Written in 60 minutes.
Morgan Penthouse: Living Room
Elizabeth pushed the door open with one hand, the other on the phone at her ear, frowning slightly when she realized the room was empty. “What? No, sorry. I just walked in. Let me know when you hear from her, okay? I want to call Patrick. No, I know she doesn’t—Lainey, the guy is worried and trying to respect her feelings about keeping his distance.” She dropped her keys and the small black clutch on the desk. “He didn’t stop loving her—I’m not taking his side—”
She heard sounds in the kitchen, the clinking of plates and Cameron’s giggle, her shoulders relaxed. So that’s where her guys were. She refocused on on her phone conversation. “Lainey, there aren’t sides here, okay? He doesn’t have to want children. It doesn’t—okay, I’m not doing this with you. Don’t tell me when Robin calls back. Whatever. Let Patrick worry for nothing because you’re a narrow-minded bitch—” She stopped mid-sentence and snapped her phone shut.
There was no point in letting her old frustrations with Lainey Winters spill out when it wasn’t even about this. Lainey and Kelly had landed firmly on Robin’s side in the break-up, while Emily and Elizabeth had tried not to take sides at all. And after Lainey had tried to paint Elizabeth as a crazy post-partum mother who’d hurt her child, she wasn’t in the mood for any of this.
She kicked off her black heels, then padded into the kitchen, her stocking-clad feet making no sounds on the hardwood.
In the kitchen, she found Cameron in his booster seat, a study plastic fork in his hand as he dug into a bowl of Spaghetti-Os, his face covered in the red sauce. Jake in a green plastic seat, belted in on top of the table, shoving a plastic ring in his mouth.
And Jason crouched on the floor, cleaning up what looked like more Spaghetti-Os on the floor.
“Well, it looks like we had ourselves quite the afternoon,” Elizabeth said, leaning against the door frame.
“Hi, Mommy!” Cameron waved his fork, sending small circle-shaped noodles flying through the air. Jason just sighed and wiped at the floor where they landed. He got to his feet and tossed the towels in the trash.
“Maybe I should have just fed him in the tub,” he decided, and she laughed, crossing the kitchen, avoiding the remnants on the ground, and slid her arms around his waist, leaning up for a kiss. “Hey. How was it?”
“Terrible,” Elizabeth admitted, closing her eyes as he folded her into his arms. “Robin was barely managing to get through it, then Maxie went crazy. Insisted Frisco and Felicia leave. It was so bad. And Patrick was worried about her, but he promised he wouldn’t call, and then Lainey just—” She made a face. “Anyway. It’s over.”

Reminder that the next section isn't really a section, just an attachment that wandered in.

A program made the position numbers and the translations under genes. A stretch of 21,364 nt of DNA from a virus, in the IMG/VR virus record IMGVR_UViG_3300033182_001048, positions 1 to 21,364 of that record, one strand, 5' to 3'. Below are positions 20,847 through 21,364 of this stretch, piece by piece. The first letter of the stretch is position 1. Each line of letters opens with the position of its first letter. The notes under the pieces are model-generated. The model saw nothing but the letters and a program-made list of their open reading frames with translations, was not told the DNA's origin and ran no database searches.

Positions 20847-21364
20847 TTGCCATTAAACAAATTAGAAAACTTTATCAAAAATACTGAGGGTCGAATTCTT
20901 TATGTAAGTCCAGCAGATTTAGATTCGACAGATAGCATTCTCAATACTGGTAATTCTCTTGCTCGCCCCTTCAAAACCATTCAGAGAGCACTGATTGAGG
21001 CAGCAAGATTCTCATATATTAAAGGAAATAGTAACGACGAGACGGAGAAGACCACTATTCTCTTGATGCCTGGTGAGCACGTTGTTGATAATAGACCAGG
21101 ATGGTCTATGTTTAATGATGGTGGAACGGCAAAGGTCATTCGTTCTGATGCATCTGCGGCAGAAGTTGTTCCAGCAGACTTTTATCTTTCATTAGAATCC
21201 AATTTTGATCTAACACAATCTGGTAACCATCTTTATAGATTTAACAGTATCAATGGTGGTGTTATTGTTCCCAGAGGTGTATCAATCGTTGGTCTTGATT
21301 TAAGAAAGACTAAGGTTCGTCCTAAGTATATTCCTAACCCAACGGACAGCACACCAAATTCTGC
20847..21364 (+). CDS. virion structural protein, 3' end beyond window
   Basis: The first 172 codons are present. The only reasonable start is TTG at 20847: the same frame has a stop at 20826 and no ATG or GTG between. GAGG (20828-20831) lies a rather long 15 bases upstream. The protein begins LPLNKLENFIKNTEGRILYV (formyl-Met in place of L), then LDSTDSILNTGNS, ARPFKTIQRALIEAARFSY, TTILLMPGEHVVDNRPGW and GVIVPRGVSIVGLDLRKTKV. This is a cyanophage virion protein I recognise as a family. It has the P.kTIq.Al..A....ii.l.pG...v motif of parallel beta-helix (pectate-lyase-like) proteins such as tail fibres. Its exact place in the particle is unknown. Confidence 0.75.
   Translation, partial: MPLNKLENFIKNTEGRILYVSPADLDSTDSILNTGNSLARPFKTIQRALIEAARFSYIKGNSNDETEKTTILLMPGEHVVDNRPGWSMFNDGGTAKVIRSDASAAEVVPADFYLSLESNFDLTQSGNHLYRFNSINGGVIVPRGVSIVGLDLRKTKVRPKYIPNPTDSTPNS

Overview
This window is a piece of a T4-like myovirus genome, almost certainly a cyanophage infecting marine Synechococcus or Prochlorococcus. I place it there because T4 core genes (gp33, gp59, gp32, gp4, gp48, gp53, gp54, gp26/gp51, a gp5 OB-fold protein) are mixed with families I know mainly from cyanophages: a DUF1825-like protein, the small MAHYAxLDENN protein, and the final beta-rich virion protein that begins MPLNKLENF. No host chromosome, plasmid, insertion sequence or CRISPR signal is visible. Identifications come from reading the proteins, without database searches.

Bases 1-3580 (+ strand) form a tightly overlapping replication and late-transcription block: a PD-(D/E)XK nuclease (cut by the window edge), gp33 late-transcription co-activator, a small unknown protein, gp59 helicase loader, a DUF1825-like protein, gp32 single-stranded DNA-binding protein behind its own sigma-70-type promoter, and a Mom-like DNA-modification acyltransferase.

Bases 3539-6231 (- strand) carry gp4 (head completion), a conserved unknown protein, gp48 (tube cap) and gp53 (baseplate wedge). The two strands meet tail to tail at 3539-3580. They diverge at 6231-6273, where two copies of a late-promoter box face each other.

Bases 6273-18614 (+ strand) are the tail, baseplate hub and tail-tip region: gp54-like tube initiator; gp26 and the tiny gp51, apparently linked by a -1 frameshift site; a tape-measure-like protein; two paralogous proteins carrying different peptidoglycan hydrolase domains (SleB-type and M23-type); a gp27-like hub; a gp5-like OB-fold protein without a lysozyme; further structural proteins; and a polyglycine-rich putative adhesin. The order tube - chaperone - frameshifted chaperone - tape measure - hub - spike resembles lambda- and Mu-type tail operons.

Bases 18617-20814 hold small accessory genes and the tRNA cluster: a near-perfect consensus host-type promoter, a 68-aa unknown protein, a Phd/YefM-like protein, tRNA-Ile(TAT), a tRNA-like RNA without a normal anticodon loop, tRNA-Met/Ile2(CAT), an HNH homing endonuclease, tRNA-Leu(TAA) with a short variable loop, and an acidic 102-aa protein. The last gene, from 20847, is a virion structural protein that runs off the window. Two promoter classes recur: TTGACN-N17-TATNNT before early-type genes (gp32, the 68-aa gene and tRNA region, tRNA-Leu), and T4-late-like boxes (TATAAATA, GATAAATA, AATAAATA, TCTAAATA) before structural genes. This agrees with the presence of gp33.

“Where did Spinelli go?”
“Dinner with Lulu and Dillon while he’s in town.” Elizabeth went to the table to unbuckle Jake and lift him in her arms. He reached for the necklace she wore, trying to put it in his mouth. Now that he’d figured out how to use his hands and fingers, he loved grabbing everything. “He said he’d be home later.” She kissed the top of Jake’s head, cuddling him close. “I felt so bad for Georgie’s parents, and for Robin—but you know—” She looked at him. “It wasn’t the time or place, but I’m not sure I blame Maxie. I’ve lived in this town for almost a decade, and I don’t think her dad has ever been back. And Felicia went away years ago. It’d be like, God forbid, something happening to me and my parents showing up.”
Jason leaned against the counter, his arms folded. “I think Robin told me the last time Frisco was around was when Maxie was sick. When she needed the heart transplant. He was never really around with Georgie. I know in all the time we were together, I never saw him.”
“I don’t think causing a scene was the right way to handle it, but I guess Maxie just couldn’t take one more minute of the hypocrisy. They can have their regrets, I guess, but sitting up front, especially her dad—” Elizabeth shook her head. “Don’t let my parents do that to me—”
“Sorry. I know it’s morbid, and terrible. But I don’t want Jeff or Carolyn Webber anywhere near me in death when they couldn’t be bothered in life.” She paused. “Let’s change the subject Jake needs a diaper change, and Cameron—” She looked down and he grinned up at her sunnily. Somehow he had noodles in his hair. “Cameron needs a deep cleaning. Wanna draw straws?”
General Hospital: Hallway
Emily made a notation on a chart, then turned a corner stopping short when she barreled into someone else. “Oof, sorry—” She drew her brows together. “Nikolas? What are you doing here?”
“Looking for you.” Nikolas stepped back. “Are you on all night?”
“Yeah, I’m on nights until Thanksgiving. I drew the short-straw,” she said, moving past him. “What did you need?”
“You haven’t really been returning my calls or texts. I mean, I know you’re angry with me—”
“Because you’re funding Lucky’s desperation and giving him the means to drag Elizabeth and the boys into court? Yeah, I’m avoiding you.” Returning to the nurse’s station, she dumped off the charts in her arms.
“We said we wouldn’t take sides—”